Hornets forward Jeffery Taylor will not participate in any team-related activities during an NBA investigation into his arrest on domestic assault charges, the team announced Friday.
''As an organization, we understand and appreciate the seriousness of this matter, and will assist the NBA and law enforcement in any way we can until this comes to an acceptable resolution,'' the Hornets said in a statement Friday. ''We have spoken with Jeffery and his representatives and they fully understand our position.''
NBA spokesman Mike Bass said that the league supports ''the Charlotte Hornets' decision to separate Jeffery Taylor from the team during the investigation.''
East Lansing Police in Michigan said in a press release Thursday the 25-year-old Taylor has been charged with one count of domestic assault, one count of assault and one count of malicious destruction of property. According to the release, police officers responded to an incident at the East Lansing Marriott at University Place around 1 a.m. Thursday.
''Jeffrey and his lawyers have determined that it is in Jeffrey's best interest to focus on resolving this matter as expeditiously as possible before returning to the team,'' NBA Players Association executive director Michele Roberts said. ''We accept and support that decision. However, our expectation is that no disciplinary action should or would be taken by the team or the league going forward, prior to objective deliberation and full consideration of the facts in this matter.''
The Hornets open the preseason on Oct. 8 in Philadelphia, the same day Taylor has a pre-trial court date at East Lansing District Court.
Ingham County prosecutor Stuart Dunnings announced the date Friday.
A jury selection for the case is set for Oct. 14, Dunnings said, adding that Taylor also has the option for a bench trial, rather than a jury trial.
Taylor, who is not married, is from Norrkoping, Sweden, and lives in Charlotte, North Carolina. It is unclear why he was in Michigan.
The prosecutor said the police report will not be released while the incident is under investigation.
The Hornets canceled a media luncheon with coach Steve Clifford scheduled for Friday so team officials could focus on dealing with the Taylor issue.
Taylor is the latest professional athlete in Charlotte charged in a domestic abuse case.
Greg Hardy, a defensive end for the Carolina Panthers, was convicted July 15 of assault on a female and communicating threats after the woman said he threw her down on a bed of guns and tossed her into the shower.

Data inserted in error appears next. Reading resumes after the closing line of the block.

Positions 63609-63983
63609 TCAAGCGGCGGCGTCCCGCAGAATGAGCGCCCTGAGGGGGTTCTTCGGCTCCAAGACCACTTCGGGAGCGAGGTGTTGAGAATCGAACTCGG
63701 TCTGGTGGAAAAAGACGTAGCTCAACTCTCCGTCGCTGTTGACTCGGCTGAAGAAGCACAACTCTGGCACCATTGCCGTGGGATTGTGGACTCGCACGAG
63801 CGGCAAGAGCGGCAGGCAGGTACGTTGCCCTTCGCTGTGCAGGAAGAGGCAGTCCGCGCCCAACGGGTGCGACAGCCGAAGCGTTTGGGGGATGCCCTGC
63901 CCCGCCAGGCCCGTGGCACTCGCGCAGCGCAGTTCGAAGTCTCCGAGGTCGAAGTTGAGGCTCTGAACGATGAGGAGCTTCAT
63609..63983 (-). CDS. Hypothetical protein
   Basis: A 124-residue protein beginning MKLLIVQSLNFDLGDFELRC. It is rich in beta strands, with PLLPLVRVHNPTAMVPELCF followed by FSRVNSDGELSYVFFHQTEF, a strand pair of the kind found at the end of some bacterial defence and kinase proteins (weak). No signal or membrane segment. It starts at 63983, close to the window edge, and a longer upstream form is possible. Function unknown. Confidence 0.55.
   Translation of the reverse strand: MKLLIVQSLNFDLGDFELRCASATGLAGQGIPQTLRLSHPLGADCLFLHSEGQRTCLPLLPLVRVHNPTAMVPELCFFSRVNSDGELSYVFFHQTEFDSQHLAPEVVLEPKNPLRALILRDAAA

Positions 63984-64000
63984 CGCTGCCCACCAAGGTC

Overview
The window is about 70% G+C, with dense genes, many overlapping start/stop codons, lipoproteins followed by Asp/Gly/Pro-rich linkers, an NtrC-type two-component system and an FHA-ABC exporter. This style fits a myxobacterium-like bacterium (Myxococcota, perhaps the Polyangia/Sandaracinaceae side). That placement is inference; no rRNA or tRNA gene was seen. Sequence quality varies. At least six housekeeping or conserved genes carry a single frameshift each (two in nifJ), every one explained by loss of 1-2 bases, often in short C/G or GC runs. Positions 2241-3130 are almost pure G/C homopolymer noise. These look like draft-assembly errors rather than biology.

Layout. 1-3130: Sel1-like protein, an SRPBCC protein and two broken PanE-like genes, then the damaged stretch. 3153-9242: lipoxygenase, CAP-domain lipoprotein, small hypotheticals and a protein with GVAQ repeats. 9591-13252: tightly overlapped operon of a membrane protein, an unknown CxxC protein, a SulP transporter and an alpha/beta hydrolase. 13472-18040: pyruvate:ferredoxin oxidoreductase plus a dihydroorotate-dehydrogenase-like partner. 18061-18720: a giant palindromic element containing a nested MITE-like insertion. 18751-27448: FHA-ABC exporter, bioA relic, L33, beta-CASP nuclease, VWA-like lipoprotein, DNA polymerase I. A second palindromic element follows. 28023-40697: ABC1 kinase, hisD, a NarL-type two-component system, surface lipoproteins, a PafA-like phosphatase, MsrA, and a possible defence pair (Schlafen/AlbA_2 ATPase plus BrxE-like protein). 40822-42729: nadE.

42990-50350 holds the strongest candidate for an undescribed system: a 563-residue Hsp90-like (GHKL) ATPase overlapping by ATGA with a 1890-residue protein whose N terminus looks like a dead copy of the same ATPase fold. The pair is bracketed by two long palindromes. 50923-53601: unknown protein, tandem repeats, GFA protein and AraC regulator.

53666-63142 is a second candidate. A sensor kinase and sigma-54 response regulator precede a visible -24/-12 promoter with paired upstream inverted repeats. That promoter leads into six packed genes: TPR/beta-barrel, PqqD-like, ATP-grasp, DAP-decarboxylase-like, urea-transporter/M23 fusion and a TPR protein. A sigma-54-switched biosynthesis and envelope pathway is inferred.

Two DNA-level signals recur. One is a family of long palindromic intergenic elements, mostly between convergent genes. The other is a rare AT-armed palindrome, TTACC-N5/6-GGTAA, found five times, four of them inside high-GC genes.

Hardy is appealing the ruling and a jury trial is set for Nov. 17.
The Panthers removed Hardy from their active roster last week, ending three weeks of indecision regarding his playing status. He played Week 1 and sat out the next game before being placed on the exempt-commissioner's permission last week after the NFL came under public fire for its penalties in domestic violence cases.
The Hornets have their media day with player availability on Monday and will open training camp Tuesday in Asheville, North Carolina.
A second-round pick in 2012 out of Vanderbilt, Taylor missed most of last year with a ruptured Achilles tendon but is healthy now.
The 6-foot-7, 225-pound Taylor has been competing for the past two seasons with Michael Kidd-Gilchrist for a starting spot at small forward. He played in 26 games with eight starts last season before suffering his injury in late December.
As a rookie in 2012, he played in 77 games with 29 starts. He has averaged 6.6 points and 2.0 rebounds for his career.
Taylor is the second Hornets player involved in offseason incidents.
Rookie guard P.J. Hairston has a court date set for Nov. 14 for a misdemeanor charge of assault and battery following an altercation with a high school basketball player during a pickup game in July. Hairston was issued a summons but police did not arrest him.
In court documents Kentrell Barkley, a senior at Northern Durham High School, said Hairston ''punched him twice in the head'' during a heated basketball game at the Durham YMCA.